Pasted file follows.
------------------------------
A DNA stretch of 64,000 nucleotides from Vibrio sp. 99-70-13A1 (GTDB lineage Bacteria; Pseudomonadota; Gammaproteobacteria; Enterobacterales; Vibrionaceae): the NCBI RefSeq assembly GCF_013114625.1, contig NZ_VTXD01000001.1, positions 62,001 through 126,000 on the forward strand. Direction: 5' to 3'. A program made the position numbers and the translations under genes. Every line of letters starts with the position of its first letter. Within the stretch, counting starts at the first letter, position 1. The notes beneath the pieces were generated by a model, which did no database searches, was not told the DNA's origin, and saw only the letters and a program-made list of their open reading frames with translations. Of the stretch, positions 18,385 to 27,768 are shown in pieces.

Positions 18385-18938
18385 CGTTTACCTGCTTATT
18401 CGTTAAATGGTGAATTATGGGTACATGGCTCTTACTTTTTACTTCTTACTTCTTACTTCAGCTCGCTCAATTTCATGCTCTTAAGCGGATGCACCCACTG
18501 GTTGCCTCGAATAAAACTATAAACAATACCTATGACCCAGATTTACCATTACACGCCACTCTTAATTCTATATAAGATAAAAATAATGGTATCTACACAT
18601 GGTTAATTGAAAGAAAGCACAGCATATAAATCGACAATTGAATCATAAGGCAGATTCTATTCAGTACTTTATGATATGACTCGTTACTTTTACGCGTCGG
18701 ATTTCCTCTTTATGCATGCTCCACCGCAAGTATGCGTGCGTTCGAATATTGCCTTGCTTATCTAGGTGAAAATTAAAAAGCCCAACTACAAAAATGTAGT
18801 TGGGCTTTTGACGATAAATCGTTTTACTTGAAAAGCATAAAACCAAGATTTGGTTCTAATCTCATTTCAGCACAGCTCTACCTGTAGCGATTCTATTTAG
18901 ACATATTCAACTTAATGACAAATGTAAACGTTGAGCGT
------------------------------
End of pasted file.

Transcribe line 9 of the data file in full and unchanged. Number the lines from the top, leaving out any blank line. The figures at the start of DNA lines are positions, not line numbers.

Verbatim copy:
18901 ACATATTCAACTTAATGACAAATGTAAACGTTGAGCGT